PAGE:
Graduation season is here and a pool of fresh attorneys is open for hire.
You just finished making some great connections at one of the biggest IP events of the year, and there was one connection that you would really like to bring into your office.
Finding the right person to offer a position at your firm is a challenge, one that often requires a sigh of relief once negotiations are finished and the contract is signed. Yet, the challenge is not actually over, now you have to get them on board and make sure that the transition goes as smoothly as possible.
At first glance, we may believe that onboarding a new attorney is a task for the human resources department. Indeed, HR is important to onboarding, but the department mostly handles logistics; explaining policies and benefits. What HR (usually) does not do is teach culture and ensure new hires feel welcome. If you want to get the most out of your new hire, you’ll need to go beyond a simple HR session and invest in them. Even when bringing in an experienced attorney, investing time on onboarding is essential.
Get to Know Your Employee
The short interviews conducted during the hiring process rarely provide deep understandings in who the hire is. A few strengths and weaknesses are exposed during the interview, but it is essential to also observe them in a work environment and to check in with them regularly so you may gain deeper insight.
In doing so, you may find a valuable hidden talent that can be utilized to your firm’s benefit. Equally important, you may discover that certain expectations you had for the hire might not be easily met. As you learn more about them, you’ll see where flexibility is needed in order to bring out their best and adjust for their weaknesses. If you are able to be flexible and balance expectations among your staff in a reasonable manner, everyone in the firm can find themselves working more comfortably and efficiently.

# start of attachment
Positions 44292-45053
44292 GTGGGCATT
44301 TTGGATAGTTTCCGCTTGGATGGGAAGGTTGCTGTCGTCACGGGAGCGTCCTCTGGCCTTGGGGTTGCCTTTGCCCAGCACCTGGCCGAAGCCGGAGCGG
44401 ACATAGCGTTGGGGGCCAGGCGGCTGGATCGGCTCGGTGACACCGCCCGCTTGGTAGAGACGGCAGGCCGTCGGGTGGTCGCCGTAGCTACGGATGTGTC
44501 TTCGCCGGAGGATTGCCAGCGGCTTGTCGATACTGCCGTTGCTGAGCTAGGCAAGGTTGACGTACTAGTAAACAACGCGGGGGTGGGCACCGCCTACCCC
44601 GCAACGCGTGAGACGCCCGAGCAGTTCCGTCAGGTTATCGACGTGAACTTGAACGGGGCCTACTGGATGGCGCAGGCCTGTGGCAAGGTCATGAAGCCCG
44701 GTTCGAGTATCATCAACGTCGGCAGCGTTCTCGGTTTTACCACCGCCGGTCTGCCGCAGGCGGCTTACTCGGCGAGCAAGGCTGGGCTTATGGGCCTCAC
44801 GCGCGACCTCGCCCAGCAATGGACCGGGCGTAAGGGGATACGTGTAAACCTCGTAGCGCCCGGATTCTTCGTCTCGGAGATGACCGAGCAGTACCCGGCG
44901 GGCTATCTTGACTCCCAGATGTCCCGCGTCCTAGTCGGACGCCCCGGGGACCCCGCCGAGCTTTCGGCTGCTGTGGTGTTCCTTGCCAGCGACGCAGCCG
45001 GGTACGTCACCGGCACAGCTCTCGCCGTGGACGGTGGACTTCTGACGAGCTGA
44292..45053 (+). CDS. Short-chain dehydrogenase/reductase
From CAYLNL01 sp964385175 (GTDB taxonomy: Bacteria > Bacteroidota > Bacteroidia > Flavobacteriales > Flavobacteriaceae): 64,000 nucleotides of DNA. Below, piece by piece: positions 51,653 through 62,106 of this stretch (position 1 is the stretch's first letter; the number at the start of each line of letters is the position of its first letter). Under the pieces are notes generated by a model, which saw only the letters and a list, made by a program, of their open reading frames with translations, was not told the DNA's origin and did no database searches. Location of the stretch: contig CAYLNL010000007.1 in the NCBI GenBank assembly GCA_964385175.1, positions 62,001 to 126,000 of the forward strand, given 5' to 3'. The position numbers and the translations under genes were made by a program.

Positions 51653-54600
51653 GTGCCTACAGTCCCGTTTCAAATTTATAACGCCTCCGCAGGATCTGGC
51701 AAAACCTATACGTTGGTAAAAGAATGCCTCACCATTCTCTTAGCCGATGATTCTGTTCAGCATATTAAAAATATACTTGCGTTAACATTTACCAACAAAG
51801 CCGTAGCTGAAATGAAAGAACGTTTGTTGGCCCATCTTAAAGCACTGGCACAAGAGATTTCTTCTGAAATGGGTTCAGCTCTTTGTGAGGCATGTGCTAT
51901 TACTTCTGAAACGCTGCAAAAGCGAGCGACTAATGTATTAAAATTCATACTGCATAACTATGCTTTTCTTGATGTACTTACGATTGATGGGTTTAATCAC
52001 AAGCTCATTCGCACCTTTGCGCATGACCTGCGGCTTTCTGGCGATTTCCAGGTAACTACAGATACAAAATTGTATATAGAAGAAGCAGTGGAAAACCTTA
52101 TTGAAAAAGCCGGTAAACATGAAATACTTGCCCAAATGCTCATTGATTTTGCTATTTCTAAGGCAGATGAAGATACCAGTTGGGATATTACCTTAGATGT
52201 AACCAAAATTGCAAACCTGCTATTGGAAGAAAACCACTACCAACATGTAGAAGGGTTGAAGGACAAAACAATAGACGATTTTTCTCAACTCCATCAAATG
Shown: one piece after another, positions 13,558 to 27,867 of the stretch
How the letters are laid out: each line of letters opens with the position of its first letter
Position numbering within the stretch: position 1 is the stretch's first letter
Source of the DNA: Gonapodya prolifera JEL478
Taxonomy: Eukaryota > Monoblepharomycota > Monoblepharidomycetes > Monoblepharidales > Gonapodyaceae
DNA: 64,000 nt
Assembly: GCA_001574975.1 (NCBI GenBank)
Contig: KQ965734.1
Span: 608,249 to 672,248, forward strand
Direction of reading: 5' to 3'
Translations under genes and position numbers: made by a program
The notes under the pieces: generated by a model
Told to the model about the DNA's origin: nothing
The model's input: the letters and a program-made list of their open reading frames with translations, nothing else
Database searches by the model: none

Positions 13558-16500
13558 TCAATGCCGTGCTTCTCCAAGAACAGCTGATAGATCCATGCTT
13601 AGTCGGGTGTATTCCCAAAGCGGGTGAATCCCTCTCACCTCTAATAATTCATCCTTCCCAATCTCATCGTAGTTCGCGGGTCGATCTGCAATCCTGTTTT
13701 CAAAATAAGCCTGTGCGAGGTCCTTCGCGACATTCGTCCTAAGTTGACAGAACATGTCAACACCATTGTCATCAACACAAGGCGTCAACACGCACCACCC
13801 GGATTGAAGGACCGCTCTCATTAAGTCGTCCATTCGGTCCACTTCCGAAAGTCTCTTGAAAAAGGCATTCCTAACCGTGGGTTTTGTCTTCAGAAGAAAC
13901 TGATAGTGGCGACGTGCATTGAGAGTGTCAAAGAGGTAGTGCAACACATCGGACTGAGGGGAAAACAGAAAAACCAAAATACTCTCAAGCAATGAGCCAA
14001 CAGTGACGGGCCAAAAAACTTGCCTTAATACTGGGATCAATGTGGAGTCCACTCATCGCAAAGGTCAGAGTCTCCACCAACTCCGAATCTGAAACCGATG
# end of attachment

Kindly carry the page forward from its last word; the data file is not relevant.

Make Them Feel Welcome
New hires have a lot of prep to do, files to read, and HR policies to internalize, while you have your own work bearing down on you. It’s easy to drop them off at their desk with a simple “good luck”, and let them get to work on the pile of paperwork and emails already building up. There is no better way than this to make a person feel like they are just another cog in a machine.
Instead, make sure that they feel truly welcome at the firm. A simple email announcement welcoming them is a great start, but coworkers should be encouraged to stop by and introduce themselves personally. You can also show them around the office and introduce coworkers who might not be able to step away. A smiling face and greeting is a great way to make a person feel welcome.
Harkening back to our old school lunchrooms, think about how you would treat the new kid in school. If you see them eating at their desk alone or you are going out for lunch with colleagues, try inviting them to eat with you. Grab coffee with them when you can. Nothing forms a connection better than eating together.
Groom for Success
We all want happy employees who feel like part of the team, but those employees also want to feel that they are on the route to success. As their employer, you need to equip them with the tools to be successful in your firm.
Fresh attorneys may have legal knowledge, but education can’t make up for years of experience. Mentorships can help bridge the gap through having veteran attorneys pass their experience and skills to the newer generation. Mentors will not only help pass on skills to new hires but will help make them feel more welcome and part of the team. As a matter of fact, even assigning partners to work with experienced attorneys new to the firm can play a valuable role in onboarding.
If you want to excite your new hire, show that you value their success by offering training opportunities. This may be in the form of in-house training, or by offering to cover the costs of outside training. An excellent bonus to in-house training is that it can be combined with team building programs. You can make the whole firm and new hires feel more welcome and excited to work with you with just one program!
Not mentioned above, as it fits every aspect of onboarding, is that you should ask your new hire what can be done to make their transition to your firm more comfortable. By asking, you invite them to tell you more about how they work, you encourage them to feel welcome being open with you, and you learn exactly what they need to succeed. Just make sure that you listen to them!